My plan had been to go to Budapest after my exams had finished. It started out as nothing more than a vague idea, but gradually I began to think I would actually go, and finally, the day the exams finished, I packed my bags and decided to have a crack at it.
In the morning, I headed for town. For probably the first time in my life, I arrived there before anything was open. I really wanted to get on the way, and so not letting the lack of either currency or insurance deter me, I headed for Victoria.
Here, two major setbacks awaited me. First, Boots had no Sausage, Egg & Bacon sandwiches. Second, the international ticket office had been closed down. Apparently, there are other branches at Euston and King’s Cross, but given that the only place you can go from those stations which can remotely be called ‘abroad’ is Scotland, their use there is limited.
So I bought a ticket to Dover instead, ready to make plans from there. There was a window at Dover station for ‘Selected European Tickets’, but when I asked him if I could buy a ticket from Calais to Paris, he replied ‘No, sir, you’d get that in Calais’.
I got on the ferry to France. The weather was great and the boat was almost empty, so I spread my things out over several tables, and enjoyed the ride.
Calais was really not a pleasant introduction to France. Bits of heavy machinery lay scattered around the road from the port to the town, like a scene from Mad Max, and the buildings looked like they’d been transported here from a war zone. However, by the time I got to the town, things look a bit nicer. I was almost tempted to stay, but when I got to the station, I found that there was a train to Paris going in 10 minutes. I bought a ticket, said goodbye to the Canadian girl I’d been chatting to, and hopped on board.
Despite the train being almost empty, the conductor moved me on when he checked my ticket, as I was sitting in a reserved seat. He sent me off down the train, but there seemed to be no way of telling which seats were reserved and which weren’t. He had to move me on twice more before I got it right. He then stamped my ticket seven times, muttered something in French which I assume was something like “idiot foreigner”, and swaggered off.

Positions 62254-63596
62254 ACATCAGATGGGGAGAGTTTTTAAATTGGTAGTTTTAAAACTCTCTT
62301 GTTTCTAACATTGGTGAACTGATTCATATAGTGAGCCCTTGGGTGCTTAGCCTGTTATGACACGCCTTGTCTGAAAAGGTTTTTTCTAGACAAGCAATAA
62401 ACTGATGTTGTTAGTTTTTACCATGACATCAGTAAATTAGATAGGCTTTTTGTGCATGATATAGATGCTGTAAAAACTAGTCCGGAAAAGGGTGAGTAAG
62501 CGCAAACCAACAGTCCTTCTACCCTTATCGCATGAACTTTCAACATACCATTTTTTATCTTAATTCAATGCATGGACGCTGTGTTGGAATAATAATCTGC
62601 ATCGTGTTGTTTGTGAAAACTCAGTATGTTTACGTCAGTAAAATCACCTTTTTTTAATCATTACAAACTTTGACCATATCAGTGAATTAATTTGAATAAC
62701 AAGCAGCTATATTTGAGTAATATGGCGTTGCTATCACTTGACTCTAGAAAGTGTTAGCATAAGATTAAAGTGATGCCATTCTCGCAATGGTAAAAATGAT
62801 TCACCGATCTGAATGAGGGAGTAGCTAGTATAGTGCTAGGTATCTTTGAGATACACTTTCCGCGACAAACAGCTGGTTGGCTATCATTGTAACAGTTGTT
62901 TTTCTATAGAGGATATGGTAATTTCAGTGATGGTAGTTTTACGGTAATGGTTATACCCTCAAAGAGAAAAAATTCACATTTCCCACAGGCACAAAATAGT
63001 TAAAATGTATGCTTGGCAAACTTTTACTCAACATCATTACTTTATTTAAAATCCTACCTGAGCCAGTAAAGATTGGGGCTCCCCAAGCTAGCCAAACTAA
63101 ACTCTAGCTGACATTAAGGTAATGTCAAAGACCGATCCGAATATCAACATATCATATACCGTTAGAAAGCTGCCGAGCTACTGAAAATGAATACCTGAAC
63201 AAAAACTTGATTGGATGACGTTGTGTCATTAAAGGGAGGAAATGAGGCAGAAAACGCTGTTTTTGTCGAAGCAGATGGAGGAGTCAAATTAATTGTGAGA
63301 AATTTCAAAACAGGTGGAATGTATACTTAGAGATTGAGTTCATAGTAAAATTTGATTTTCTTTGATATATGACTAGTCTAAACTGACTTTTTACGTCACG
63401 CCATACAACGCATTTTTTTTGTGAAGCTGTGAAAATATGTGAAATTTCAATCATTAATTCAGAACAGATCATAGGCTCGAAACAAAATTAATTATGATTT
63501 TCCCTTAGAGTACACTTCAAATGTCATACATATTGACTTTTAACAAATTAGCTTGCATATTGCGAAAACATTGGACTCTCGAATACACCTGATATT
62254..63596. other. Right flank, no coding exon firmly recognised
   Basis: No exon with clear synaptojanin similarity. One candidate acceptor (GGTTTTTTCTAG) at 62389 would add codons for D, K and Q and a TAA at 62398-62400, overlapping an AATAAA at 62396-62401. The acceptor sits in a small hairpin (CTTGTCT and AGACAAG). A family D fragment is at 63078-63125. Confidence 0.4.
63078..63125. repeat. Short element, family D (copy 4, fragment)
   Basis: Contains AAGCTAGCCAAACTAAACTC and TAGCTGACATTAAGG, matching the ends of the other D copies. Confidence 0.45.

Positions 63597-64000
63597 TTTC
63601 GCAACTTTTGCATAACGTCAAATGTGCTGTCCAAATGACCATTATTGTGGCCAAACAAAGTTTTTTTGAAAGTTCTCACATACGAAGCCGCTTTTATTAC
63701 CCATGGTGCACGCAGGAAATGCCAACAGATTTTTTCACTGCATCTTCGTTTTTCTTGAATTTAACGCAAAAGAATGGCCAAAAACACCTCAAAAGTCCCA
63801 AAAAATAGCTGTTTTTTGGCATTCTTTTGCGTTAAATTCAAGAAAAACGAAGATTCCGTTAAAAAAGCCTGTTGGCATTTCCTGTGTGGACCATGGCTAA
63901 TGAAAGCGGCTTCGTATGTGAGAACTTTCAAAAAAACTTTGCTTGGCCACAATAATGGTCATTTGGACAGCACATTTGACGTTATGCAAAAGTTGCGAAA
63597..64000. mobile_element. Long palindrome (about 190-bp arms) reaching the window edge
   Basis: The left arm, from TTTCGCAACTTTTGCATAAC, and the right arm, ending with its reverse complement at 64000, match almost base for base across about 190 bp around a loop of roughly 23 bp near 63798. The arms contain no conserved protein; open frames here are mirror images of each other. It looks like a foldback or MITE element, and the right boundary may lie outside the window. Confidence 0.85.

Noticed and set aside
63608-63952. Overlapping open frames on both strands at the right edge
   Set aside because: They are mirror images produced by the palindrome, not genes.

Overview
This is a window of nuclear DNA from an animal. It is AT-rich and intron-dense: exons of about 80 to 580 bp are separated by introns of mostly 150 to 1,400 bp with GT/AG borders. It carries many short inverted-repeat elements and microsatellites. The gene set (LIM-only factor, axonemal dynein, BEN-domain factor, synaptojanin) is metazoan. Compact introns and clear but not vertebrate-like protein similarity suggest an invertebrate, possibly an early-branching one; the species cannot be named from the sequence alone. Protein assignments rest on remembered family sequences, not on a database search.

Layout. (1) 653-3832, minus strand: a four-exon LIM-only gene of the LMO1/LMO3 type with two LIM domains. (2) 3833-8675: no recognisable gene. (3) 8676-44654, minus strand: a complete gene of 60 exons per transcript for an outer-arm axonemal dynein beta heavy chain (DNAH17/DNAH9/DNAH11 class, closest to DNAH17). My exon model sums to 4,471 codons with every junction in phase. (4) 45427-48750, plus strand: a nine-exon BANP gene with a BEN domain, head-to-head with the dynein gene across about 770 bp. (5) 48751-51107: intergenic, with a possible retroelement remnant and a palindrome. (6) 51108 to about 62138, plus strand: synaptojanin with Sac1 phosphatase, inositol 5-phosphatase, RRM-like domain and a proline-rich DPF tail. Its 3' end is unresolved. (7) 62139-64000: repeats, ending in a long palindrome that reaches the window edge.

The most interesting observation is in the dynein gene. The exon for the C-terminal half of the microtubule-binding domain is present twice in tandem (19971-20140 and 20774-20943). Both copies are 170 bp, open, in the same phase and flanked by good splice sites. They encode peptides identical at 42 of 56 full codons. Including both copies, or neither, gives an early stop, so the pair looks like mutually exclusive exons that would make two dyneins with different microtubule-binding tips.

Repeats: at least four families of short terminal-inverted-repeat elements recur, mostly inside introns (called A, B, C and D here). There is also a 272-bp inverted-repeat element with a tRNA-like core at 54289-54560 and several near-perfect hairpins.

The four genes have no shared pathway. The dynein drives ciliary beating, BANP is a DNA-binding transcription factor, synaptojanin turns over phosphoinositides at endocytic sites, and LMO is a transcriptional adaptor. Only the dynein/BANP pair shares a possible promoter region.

At Boulogne, the train filled up with loud and obnoxious schoolkids. As they raced up and down the carriages, throwing things, picking their noses and burping, I found myself talking to a Pakistani bloke. He seemed to have been a refugee in most western European countries, and from what I could gather, he’d just been deported from Britain, and was going to try his luck in France. He’d already had experience of French bureaucracy – “Government write very much paper” – and didn’t hold out too much hope of getting very far.
We arrive in Paris at 9pm. I strolled through the seedy area between Gare du Nord & Gare de l’Est, and tried to buy a ticket to Budapest. I found it was going to be a bit more than I’d hoped, and realised that if I went, I would have absolutely no money at all when I got back. So I revised my plans, and, seeing as there was a train to Munich leaving in 20 minutes, I bought a ticket and got on the way.